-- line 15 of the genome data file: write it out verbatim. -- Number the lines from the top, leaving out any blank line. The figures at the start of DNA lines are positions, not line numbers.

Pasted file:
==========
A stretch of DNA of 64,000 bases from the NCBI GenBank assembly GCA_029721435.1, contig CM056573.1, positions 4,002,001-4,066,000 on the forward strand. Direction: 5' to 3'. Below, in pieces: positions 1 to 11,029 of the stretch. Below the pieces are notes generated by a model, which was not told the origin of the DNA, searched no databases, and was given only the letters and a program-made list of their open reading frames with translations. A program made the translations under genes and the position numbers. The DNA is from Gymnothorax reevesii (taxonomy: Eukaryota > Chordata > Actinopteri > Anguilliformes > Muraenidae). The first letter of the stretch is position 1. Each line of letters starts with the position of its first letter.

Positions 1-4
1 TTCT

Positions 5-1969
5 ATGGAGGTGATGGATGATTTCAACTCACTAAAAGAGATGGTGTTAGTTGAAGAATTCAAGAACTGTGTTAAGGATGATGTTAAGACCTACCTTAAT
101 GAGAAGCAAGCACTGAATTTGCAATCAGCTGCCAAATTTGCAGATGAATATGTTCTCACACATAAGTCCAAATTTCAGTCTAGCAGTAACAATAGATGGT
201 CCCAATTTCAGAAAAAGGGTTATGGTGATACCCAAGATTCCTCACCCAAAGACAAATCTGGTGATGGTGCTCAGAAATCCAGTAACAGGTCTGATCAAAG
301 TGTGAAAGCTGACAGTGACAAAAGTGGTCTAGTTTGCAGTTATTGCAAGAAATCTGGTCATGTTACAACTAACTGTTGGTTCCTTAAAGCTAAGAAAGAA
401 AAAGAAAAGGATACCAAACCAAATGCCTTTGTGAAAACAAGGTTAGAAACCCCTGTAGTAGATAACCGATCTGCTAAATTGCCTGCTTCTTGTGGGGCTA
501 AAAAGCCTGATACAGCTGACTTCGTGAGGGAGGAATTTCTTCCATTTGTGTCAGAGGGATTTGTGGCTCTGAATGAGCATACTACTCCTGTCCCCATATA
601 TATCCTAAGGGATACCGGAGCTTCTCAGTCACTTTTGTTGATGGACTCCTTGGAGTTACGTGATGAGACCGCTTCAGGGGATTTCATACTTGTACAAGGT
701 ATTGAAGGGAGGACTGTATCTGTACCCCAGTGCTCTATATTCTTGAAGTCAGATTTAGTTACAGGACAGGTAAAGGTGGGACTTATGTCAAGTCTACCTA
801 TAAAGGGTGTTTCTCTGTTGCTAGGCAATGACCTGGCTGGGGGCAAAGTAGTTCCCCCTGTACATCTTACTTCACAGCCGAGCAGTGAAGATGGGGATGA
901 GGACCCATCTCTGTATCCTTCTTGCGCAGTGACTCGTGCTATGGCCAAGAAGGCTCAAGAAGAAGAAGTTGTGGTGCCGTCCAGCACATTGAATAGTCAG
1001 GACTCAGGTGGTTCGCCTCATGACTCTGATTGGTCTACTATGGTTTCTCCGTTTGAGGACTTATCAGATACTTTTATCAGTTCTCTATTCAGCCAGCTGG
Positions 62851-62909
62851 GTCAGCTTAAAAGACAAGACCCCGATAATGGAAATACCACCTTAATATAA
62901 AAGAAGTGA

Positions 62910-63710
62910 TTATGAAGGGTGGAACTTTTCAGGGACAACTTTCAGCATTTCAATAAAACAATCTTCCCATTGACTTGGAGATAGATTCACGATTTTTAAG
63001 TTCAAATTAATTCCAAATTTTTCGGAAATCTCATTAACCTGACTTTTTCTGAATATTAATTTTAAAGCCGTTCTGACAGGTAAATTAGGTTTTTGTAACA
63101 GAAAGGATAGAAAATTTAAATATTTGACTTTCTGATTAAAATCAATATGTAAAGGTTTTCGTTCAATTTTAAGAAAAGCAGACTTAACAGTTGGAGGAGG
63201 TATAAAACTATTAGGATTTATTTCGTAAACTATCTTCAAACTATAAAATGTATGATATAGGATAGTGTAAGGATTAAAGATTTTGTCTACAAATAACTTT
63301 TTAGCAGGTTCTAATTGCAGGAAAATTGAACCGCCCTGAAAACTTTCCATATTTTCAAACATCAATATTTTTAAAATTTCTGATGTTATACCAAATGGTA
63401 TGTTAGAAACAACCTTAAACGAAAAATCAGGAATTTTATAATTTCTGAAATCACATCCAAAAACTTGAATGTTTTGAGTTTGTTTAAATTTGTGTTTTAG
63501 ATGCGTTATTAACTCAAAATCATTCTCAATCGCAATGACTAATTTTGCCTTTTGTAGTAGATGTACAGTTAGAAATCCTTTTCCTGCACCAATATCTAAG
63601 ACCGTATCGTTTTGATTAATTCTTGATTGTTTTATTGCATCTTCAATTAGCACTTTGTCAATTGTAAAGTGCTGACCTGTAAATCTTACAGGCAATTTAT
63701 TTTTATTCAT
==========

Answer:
1001 GACTCAGGTGGTTCGCCTCATGACTCTGATTGGTCTACTATGGTTTCTCCGTTTGAGGACTTATCAGATACTTTTATCAGTTCTCTATTCAGCCAGCTGG